June 20, 2018
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There’s no play like ‘Holmes’

By Emily Burnham, BDN Staff

Sir Arthur Conan Doyle knew a thing or two about what might appeal to an audience: dinosaurs, magical creatures, creepy occult stuff, war stories. And, of course, there was the pipe-smoking, deductive-reasoning and decidedly odd resident of 221B Baker Street.

The exploits of Sherlock Holmes, his confidant, Dr. Watson, and a cavalcade of interesting, sometimes unsavory characters will be told again in brilliant detail this week and next in the Penobscot Theatre Company’s latest production — “Sherlock Holmes: The Final Adventure.”

The show, which opens at 7 p.m. Wednesday, is based on an 1897 adaptation of two Holmes stories — “A Scandal in Bohemia” and “The Final Problem” — by playwright William Gillette. Contemporary playwright Steven Dietz took the original adaptation and updated it for modern audiences.

Theatrical adaptations of Holmes stories have been popular for decades, but what most audiences aren’t aware of is that many of the iconic trappings of Conan Doyle’s detective have their basis in theater.

“William Gillette, who wrote the first Holmes play in 1897, helped create a lot of the imagery that surrounds Holmes,” said Scott Levy, PTC’s producing artistic director and the director of this show. “The curved pipe he introduced because he thought it was a way for people in the balcony to see the actor’s face. The deerstalker cap isn’t in any of the stories, but it was in the play. The imagery is very much attached to the theatrical version.”

Sets and costumes were designed by longtime PTC collaborator Lex Liang, who has constructed a dark, atmospheric set based around a section of London Bridge. He has designed an array of gorgeous turn-of-the-century costumes, from beautifully tailored tweed suits to opulent evening gowns. Some things never change, though, so expect pipes, canes, caps and pocket watches in keeping with Holmesian tradition.

The Dietz version is equal parts action-adventure and romance, thanks to the two stories on which it is based. “The Final Problem” details the big showdown, as it were, between Holmes, played in this show by New York actor Erik Parillo, and his arch nemesis, the dastardly Professor Moriarty, played by local actor and director Ken Stack. “A Scandal in Bohemia,” deals with a mystery, yes, but also with Holmes’ only romantic dalliance, with the beautiful opera singer Irene Adler, played by local actress and artist Kat Johnson.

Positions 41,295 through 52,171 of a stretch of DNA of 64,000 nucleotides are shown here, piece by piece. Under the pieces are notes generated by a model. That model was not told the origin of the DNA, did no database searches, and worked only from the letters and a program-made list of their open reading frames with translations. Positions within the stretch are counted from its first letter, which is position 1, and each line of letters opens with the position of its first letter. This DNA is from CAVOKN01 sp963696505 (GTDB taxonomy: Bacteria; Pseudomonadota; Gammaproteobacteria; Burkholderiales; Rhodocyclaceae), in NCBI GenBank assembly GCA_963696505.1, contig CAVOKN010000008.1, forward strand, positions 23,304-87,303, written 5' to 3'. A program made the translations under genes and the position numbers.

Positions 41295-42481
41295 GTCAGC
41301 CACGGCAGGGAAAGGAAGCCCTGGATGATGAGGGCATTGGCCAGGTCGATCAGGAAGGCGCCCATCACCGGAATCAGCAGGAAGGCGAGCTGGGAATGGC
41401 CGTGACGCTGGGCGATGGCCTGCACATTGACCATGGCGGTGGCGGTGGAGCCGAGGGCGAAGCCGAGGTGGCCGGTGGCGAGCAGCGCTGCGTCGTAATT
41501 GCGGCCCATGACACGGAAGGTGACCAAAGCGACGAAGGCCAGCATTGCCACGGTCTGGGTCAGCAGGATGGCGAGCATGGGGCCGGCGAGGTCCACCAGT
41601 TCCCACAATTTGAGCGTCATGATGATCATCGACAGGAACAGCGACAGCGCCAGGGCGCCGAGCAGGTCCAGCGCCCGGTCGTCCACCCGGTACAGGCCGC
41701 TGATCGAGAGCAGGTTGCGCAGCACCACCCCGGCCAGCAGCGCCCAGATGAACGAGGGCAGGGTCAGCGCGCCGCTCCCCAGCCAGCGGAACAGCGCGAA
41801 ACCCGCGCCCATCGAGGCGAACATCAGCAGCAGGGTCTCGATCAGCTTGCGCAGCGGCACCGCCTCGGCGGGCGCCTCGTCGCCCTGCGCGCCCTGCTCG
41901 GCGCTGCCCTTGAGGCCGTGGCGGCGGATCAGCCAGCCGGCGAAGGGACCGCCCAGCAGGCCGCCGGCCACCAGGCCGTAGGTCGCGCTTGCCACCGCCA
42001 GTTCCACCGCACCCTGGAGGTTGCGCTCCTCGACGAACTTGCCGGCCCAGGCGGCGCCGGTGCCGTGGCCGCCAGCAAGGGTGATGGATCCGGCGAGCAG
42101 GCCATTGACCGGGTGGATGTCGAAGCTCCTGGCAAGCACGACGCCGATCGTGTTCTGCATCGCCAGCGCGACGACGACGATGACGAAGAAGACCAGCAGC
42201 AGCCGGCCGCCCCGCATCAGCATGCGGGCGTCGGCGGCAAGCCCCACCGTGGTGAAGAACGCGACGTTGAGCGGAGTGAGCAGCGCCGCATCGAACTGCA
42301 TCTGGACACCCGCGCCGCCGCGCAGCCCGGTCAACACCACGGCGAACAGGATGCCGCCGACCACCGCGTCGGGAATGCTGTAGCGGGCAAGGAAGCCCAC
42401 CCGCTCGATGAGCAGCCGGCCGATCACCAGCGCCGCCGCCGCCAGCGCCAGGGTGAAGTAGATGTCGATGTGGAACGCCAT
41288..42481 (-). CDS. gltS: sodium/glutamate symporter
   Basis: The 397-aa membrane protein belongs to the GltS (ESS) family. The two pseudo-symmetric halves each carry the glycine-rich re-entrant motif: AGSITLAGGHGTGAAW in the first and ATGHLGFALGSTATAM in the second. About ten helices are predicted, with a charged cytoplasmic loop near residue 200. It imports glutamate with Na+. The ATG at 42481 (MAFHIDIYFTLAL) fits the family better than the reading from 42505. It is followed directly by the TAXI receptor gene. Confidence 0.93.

“It’s a romantic adventure,” said Stack. “And it’s a melodrama, so it definitely ups the acting. The world in which they all live is huge, so you have to bring yourself up to that level of reality. It’s like ‘Indiana Jones.’ It’s a big, fantastic world.”

“Steven Dietz has done a remarkable job combining multiple stories,” said Levy. “And not only are ‘A Scandal in Bohemia’ and ‘The Final Problem’ combined, but there are snippets throughout it from eight or 10 different stories. It’s really wonderful.”

The show zips and zings through deductions and inferences, fights and truces, disguises, sneaky discoveries and strange characters, such as the over-the-top King of Bohemia, played by Gibran Graham, and the downright nasty bad guys, James Larrabee and Sid Prince, played by Allen Adams and Bernard Hope, respectively. Rounding out the cast is Rich Kimball as dear old Dr. Watson and Abby Hayward as the maid, Madge.

“The show is very fast. It’s a much quicker show than I anticipated,” said Parillo, who is making his Penobscot Theatre debut with this production. “There are a lot of layers to Holmes. He is very repressed, in a lot of ways. He doesn’t really understand how to be romantic with Irene. She messes him up. She makes him lose concentration. And that really, really bugs him.”

After all, Sherlock Holmes is very, very, very good at one thing — using his immense intellectual powers to solve mysteries and problems, and to help bring bad guys to justice. His bedside manner can, at times, be rather brusque, to put it mildly.

“His morals are very black-and-white. Holmes believes things are right or wrong. He is very focused on what he does, and that’s it,” said Stack. “As a character, he’s very flawed. That’s the kind of hero that we like. He was, in a way, a precursor to the superhero, though he doesn’t have any actual superpowers, obviously. Before Batman and Spider-Man, there was Sherlock Holmes.”

Sherlock Holmes waxes and wanes in popularity — there was a big revival in the 1970s, when several shows were staged on Broadway and in London. Currently, Holmes fervor is brewing again, thanks in part to a Guy Ritchie film set for release this fall starring Robert Downey Jr. in the deerstalker cap. The Penobscot Theatre, however, was ahead of the trend.

“If I were to compare Holmes to anyone, it would be James Bond,” said Levy. “But many people don’t know that the TV character ‘House’ is based on him. Think about it: House’s best friend on the show is Dr. Wilson, he has a drug addiction, he uses a cane, and he’s kind of a jerk, though he’s incredibly intelligent. Holmes never really goes away. He just gets reinvented.”

“Sherlock Holmes: The Final Adventure” opens in previews at 7 p.m. Wednesday, June 10, at the Bangor Opera House. Shows are scheduled at 7 p.m. June 11 and 18; 8 p.m. June 12, 19 and 20; 2 p.m. June 14, 20 and 21; and 5 p.m. June 13. For ticket information, call 942-3333 or visit www.penobscottheatre.org.



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